Falling Air Fares Push Inflation Down for April

airline-fares

The latest figures from the Office for National Statistics has shown that, after a temporary rise in March, CPI inflation fell in April down to 0.3%.

The drop down to 0.3%, from March’s figure of 0.5%, is largely down to a surprise drop in airline fares, as well as a fall in clothing costs.

The cost of airline tickets fell by fell by around 3.2% during April, compared to a 17% increase during March. A lot of this is thought to be down to the early timing of Easter this year, which pushed up air fares in March, leading them to fall further in the month to April than would otherwise be the case.

Prices for clothing also fell, though not by nearly as much as air fares. Clothing prices dropped by 0.5% between March and April, after increasing by just under 1% during the same period last year.

This now marks the 17th month in a row during which inflation has been at 0.5% or lower, causing some to worry that it is a sign of the economy weakening while others, including the Treasury, point to it as a sign of growing wages boosting spending power.

A spokesperson for the Chancellor’s office said: “Today’s inflation figure continues the trend we’ve seen over the past year. Pay is growing faster than prices, boosting families’ spending power.”

They also used the data as an opportunity to mention the upcoming referendum on EU membership, saying: “It is clear that Britain would be poorer outside the EU. To avoid putting our economic progress at risk we must continue with the plan that is building resilience and delivering rising living standards across Britain.”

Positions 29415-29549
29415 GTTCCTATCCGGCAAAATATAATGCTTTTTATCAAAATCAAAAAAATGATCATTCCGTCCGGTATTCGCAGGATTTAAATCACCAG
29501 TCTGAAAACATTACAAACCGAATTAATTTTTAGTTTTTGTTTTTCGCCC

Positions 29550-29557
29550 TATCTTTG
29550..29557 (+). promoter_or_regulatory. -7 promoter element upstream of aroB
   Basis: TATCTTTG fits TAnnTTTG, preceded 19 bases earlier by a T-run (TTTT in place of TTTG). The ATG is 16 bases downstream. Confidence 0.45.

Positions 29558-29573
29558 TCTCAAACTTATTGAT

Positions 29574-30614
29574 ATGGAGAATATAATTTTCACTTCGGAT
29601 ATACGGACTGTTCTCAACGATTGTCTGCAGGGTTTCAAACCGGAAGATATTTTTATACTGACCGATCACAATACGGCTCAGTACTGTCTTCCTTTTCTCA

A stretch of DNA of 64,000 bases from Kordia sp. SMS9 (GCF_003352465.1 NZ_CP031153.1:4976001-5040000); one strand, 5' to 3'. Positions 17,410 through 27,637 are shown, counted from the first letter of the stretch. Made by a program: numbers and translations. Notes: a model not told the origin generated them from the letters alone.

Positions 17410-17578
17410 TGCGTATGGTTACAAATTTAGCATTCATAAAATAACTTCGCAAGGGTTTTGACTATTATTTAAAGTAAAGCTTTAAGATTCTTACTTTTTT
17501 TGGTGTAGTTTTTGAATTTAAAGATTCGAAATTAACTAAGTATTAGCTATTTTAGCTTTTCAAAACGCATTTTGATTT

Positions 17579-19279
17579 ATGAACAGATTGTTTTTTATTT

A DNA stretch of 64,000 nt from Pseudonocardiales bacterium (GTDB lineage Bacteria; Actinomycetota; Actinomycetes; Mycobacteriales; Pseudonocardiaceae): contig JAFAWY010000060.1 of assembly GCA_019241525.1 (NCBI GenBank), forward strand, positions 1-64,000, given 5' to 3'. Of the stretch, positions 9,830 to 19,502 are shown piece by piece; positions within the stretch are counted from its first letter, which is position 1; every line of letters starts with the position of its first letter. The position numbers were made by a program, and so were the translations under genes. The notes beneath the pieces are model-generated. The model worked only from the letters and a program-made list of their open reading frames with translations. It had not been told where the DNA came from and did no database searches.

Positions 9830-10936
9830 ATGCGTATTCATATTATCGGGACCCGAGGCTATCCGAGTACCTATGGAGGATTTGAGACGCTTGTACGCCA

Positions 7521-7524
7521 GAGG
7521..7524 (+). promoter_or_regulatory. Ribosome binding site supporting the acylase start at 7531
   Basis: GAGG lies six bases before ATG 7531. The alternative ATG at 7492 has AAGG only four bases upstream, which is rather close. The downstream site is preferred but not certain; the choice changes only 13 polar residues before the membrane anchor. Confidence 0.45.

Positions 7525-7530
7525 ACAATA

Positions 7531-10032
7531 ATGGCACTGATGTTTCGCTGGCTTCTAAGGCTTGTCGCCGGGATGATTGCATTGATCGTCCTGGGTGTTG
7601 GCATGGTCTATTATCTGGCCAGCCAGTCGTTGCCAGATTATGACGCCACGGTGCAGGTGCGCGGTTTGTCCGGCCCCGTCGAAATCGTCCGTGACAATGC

However, Frances O’Grady, general secretary at the Trade Union Congress, claimed that the figures told a less positive story.

“The UK’s continuing low inflation,” she said, “is a sign that the economy still lacks the demand needed to get back to full strength. Wage growth remains too weak and we do not have the level of public investment needed to secure stronger growth.

“With the UK economy slowing down, the government cannot continue to stand by. We need investment in skills, infrastructure and public services to promote growth for the long term”.

Many are arguing, though, that this drop in inflation for April is not so much a sign of continual economic weakness in to the future as it is a fallout from various specific factors in previous months, early Easter included. The recent plummeting in oil prices also played a part.

Pantheon Macroeconomics’ Samuel Tombs said: “The sharp fall in inflation in April is not a signal that inflation pressure is easing. The fall mainly reflected a decline in airline fares inflation … and the recent increase in oil prices and sterling’s depreciation suggest that airline fares inflation will bounce back to a positive rate soon.”

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